Emerging infectious diseases are of great concern to both humans and wild ape populations in the Congo Basin. In particular, drastic declines in ape densities following repeated emergences of Ebola in Gabon and Congo have shown clearly that this virus poses a serious threat to the long-term survival of great apes in central Africa. Ebola outbreaks in humans have been associated with declines in local ape populations, and ape remains recovered near outbreak sites have tested positive for the Ebola virus. The natural host of Ebola continues to elude researchers, despite attempts to discover its identity over the past 30 years.
The Goualougo Triangle Ape Project has developed a strong relationship with the Wildlife Conservation Society’s Global Health Program and is actively involved in implementing the Regional Ebola Action Plan to address the threat of Ebola in the Sangha Trinational Region. The most valuable information on the epidemiology of Ebola virus has come from timely research (direct observations and transect surveys) in epidemic zones. Although Ebola has never been detected in the Ndoki forest, the Goualougo base camp is equipped with a carcass sampling kit and five members of the field staff have been trained by the Wildlife Conservation Society’s Global Health Program to sample carcasses. Our continuous forest surveillance and extensive field effort have contributed greatly to creating baseline trends and facilitating sampling of fresh ape carcasses in the region.
Assisting in the Evaluation of Potential Ebola Control Measures. Repeated outbreaks of Ebola Hemorrhagic Fever (EBOV) across Gabon and the Republic of the Congo have devastated local gorilla populations, with concentrated lethal spillover events to local human populations. The Goualougo Triangle Ape Project has developed a strong relationship with the Wildlife Conservation Society-Global Health Program (WCS-GHP) to maximize existing expertise, field staff and infrastructure to ensure cost-effectiveness of initiatives to implement a Regional Ebola Action Plan. Goualougo Triangle Ape Project has assisted WCS-GHP in compiling ape survey data from the Odzala-Kokoua National Park region and designing computer simulations to evaluate potential models for the origin and spread characteristics of EBOV in northern Congo. Assessment of factors such as habitat, human activity, gorilla and chimpanzee population densities will provide a more detailed understanding of the combination of covariates that favored this location as an origin point for the EBOV epidemic and may have influenced subsequent spread dynamics.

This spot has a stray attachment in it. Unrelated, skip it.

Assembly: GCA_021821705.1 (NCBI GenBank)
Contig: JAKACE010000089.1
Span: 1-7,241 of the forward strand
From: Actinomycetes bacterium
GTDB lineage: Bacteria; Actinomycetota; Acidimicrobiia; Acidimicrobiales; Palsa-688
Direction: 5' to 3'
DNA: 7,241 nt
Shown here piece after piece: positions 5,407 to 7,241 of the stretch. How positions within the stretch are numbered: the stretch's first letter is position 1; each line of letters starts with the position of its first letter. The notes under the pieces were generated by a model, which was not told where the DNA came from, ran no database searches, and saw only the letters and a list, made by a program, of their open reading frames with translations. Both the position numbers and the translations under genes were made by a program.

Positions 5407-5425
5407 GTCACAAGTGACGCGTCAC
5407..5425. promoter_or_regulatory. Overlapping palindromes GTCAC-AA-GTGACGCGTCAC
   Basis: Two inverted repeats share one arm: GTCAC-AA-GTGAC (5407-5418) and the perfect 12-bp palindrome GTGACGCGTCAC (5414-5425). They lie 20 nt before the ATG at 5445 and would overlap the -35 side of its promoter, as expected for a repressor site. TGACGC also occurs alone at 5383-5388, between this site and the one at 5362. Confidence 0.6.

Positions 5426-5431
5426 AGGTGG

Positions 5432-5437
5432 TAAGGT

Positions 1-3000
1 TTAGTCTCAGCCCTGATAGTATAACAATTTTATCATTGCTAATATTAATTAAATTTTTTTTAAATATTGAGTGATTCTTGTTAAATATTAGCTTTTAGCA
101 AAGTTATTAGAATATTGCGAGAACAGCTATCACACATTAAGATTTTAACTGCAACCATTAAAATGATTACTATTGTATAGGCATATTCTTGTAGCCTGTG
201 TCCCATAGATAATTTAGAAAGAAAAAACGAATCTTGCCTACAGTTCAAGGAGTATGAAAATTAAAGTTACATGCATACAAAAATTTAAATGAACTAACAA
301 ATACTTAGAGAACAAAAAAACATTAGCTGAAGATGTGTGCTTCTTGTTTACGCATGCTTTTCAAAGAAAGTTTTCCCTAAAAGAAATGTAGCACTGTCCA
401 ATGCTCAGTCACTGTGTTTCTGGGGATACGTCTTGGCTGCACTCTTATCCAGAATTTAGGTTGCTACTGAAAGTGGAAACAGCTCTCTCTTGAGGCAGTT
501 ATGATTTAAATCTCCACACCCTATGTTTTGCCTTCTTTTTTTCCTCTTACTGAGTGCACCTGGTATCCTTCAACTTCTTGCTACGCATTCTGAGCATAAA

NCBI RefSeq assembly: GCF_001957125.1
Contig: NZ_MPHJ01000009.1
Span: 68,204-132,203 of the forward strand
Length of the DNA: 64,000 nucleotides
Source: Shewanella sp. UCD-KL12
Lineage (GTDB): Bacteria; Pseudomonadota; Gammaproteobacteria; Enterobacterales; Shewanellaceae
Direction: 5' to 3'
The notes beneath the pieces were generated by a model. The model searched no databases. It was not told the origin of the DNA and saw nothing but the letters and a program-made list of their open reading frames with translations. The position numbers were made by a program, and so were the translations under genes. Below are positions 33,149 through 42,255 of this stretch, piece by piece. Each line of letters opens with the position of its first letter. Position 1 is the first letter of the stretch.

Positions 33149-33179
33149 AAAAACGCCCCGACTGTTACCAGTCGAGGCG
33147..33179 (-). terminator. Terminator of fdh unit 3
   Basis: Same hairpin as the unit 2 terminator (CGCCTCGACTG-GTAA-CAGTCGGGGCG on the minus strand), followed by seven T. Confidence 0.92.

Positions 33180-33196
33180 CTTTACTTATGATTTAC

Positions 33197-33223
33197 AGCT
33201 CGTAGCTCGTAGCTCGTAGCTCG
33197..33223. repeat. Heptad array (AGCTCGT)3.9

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Parasitological Screening. Selective logging results in a suite of alterations in host ecology and forest structure that may alter pathogen dynamics in resident ape populations. In addition, environmental pollution with human fecal material may present a risk for wildlife infections with zoonotic protozoa such as Cryptosporidium and Giardia. To better understand this interplay, ongoing research in the Goualougo has focused on comparing patterns of infection with these potentially pathogenic protozoa in sympatric western lowland gorillas and chimpanzees. These studies provide a baseline for prevalence of these protozoa in forest-dwelling African apes and have allowed us to better understand the impact of logging on ape health in forests neighboring the Goualougo Triangle but outside the park border (Gillespie et al. 2009).
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Standardization of Observational Health Monitoring. Observational health monitoring is an important aspect of great ape conservation, particularly in the Congo Basin where disease outbreaks have significantly reduced chimpanzee and gorilla populations in recent years. Goualougo Triangle Ape Project Research Assistants have been trained in great ape health monitoring protocols, including standardized observational data collection of physical condition. With the technical support of the Lincoln Park Zoo the Goualougo Triangle Ape Project ape health data are incorporated into the online IMPACT system for observational monitoring of wild apes which was designed by the Mountain Gorilla Veterinary Program and recently modified to include observational data from wild chimpanzee populations in Gombe National Park. This monitoring program has been successfully used to monitor ape health in the mountain gorilla populations and gather solid evidence on which to base intervention strategies for reducing disease transmission in these wild apes.
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Wild Animal Mortality Surveillance. The most valuable information on the epidemiology of Ebola virus has come from research (direct observations and transect surveys) in the epidemic zone which underscores the importance of field sampling. The Goualougo Triangle Ape Project is part of the Wildlife Conservation Society’s Wild Animal Health Monitoring Network and have attended four carcass sampling workshops. The Goualougo base camp is equipped with a carcass sampling kit and five members of the field staff have been trained to sample carcasses. Our continuous forest surveillance and extensive field effort have contributed greatly to creating baseline trends and facilitating sampling of fresh ape carcasses in the region.